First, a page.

Photo by Galen Crout on Unsplash

The souls of the deceased will wander the streets. Offerings; burning incense, and candles will line the streets to appease these trapped — lost souls.

We will pray that no harm comes to us. We pray for safety.

This is the one month where my late Ah Ma would say, “Bring laundry in before the sun goes down. Leave nothing outside.” It is a strange superstition, but we did it anyway.

It is a ‘festival’ in Chinese Asian countries and I was told it’s the busiest month for funeral parlors. 🥴

Chinese believes when one dies, the children of the deceased will burn offerings for these souls to go to the ‘other world.’ But for those without children, they turn to become a wandering hungry ghosts. 👻

But only for a month!



Clouds by Ching Ching
Photo by Ching Ching

Wistful for pies in the sky. 🥧

A special friend once said to me.

“When you are among the clouds, time stands still and nothing else matters. Only you and me.”

Sadly, we part ways for the last time.

I returned to Kuala Lumpur with a broken heart. 💔

Note: Why the pie? Well if you have been following me, food is a very close subject to my heart and is an excellent way to nurse broken dreams. 😔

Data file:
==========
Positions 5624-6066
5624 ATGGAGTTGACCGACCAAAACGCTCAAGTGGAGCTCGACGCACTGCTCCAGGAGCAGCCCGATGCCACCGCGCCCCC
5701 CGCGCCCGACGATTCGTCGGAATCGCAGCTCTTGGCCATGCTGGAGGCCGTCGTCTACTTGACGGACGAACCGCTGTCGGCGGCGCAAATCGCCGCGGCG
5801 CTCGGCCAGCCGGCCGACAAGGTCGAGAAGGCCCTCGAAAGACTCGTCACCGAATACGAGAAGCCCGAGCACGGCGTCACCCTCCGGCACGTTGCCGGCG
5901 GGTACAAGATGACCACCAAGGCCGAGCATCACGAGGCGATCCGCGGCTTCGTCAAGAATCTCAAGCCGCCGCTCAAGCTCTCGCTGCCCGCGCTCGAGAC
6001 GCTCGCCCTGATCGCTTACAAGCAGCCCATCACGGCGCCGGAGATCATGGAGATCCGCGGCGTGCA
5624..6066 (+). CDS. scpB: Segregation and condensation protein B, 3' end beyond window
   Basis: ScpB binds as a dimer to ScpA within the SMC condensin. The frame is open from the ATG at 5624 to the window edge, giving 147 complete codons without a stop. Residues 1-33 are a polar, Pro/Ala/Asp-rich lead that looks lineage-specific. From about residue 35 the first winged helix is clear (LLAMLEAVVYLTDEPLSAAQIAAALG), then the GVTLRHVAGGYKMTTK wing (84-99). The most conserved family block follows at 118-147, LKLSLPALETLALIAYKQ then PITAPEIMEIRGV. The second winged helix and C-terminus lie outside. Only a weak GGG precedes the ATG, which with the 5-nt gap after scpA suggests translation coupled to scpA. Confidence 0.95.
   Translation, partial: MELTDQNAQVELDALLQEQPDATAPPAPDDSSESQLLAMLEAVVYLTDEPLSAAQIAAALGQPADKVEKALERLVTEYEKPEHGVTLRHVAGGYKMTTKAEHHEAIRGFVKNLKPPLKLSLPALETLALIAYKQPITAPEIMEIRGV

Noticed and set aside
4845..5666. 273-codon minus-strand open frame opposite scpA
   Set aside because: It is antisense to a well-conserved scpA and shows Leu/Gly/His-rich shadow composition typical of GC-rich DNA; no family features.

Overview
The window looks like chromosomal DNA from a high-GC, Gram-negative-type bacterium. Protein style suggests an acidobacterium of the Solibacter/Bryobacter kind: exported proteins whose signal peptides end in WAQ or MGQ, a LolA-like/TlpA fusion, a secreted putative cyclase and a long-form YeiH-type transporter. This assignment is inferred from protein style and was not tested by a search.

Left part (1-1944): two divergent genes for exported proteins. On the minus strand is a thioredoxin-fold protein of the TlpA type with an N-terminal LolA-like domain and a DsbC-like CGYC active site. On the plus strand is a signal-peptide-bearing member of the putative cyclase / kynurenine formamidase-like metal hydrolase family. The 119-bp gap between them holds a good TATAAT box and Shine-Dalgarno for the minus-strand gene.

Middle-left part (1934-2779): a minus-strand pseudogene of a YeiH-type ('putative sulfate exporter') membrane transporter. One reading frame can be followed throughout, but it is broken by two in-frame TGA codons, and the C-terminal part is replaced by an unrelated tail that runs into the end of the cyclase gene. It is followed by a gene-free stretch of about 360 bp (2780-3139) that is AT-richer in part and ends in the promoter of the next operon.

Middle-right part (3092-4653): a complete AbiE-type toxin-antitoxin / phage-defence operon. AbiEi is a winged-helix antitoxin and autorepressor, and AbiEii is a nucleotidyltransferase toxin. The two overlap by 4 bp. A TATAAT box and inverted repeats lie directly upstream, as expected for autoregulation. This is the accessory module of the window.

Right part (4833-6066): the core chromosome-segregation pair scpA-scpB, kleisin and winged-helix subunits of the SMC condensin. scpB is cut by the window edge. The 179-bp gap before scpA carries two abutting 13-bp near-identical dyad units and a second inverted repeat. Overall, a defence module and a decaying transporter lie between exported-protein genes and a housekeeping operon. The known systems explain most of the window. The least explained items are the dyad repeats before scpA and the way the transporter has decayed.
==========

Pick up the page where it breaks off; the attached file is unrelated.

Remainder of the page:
We Have the Power to Undo An Applause

Image by Ching Ching

Reminds me of the ‘unfriend’ button on Facebook.

This is a useful function, compare to paying writers by claps. 😏

Or fixing the bugs on Medium apps.

Or add a function to help writers with grammar.

There must be something about claps that I am missing.

Claps are addictive. They are like sunshine on a lonely article. I know a lot of writers like them too.

But I suspect some writers get too high on claps and if that happens, I can undo my claps. 😉

I am saving the writer from being deliriously happy. I signal to the writer that they should not get their hopes too high. After all, claps don’t even bring in the money.

It’s empowering me to share the reality with writers.

Check it out and share your experience with us. 😄



Image from friends at Seeds Malaysia

I love TokNenek’s mini fruit forest. It surprises me with exotic trees like the ice cream beans and peanut butter trees.

I discovered ‘Buah Jentik’ recently, a reddish fruit similar texture to a pomegranate seed. (Loosely translates — ‘Finger Flick Fruit’)

Buah Jentik comes from a beautiful green tree with lush, dense foliage. An extremely suitable tree for mid-level canopy/layering for a fruit forest.

This tree grows 5 to 30 meters tall. A tropical tree, native in most warm Asian countries. Grows well in almost any soil and bear fruits all year round.

While ‘Abracadabra’ opens Aladdin’s secret cave, Buah Jentik simply needs a flick of a finger to pry open it’s outer skin to enjoy its sweet sourish fruit.



Ching Ching

I am a Malaysian discovering ways to write about my life and my encounters with people. Nature is my inspiration.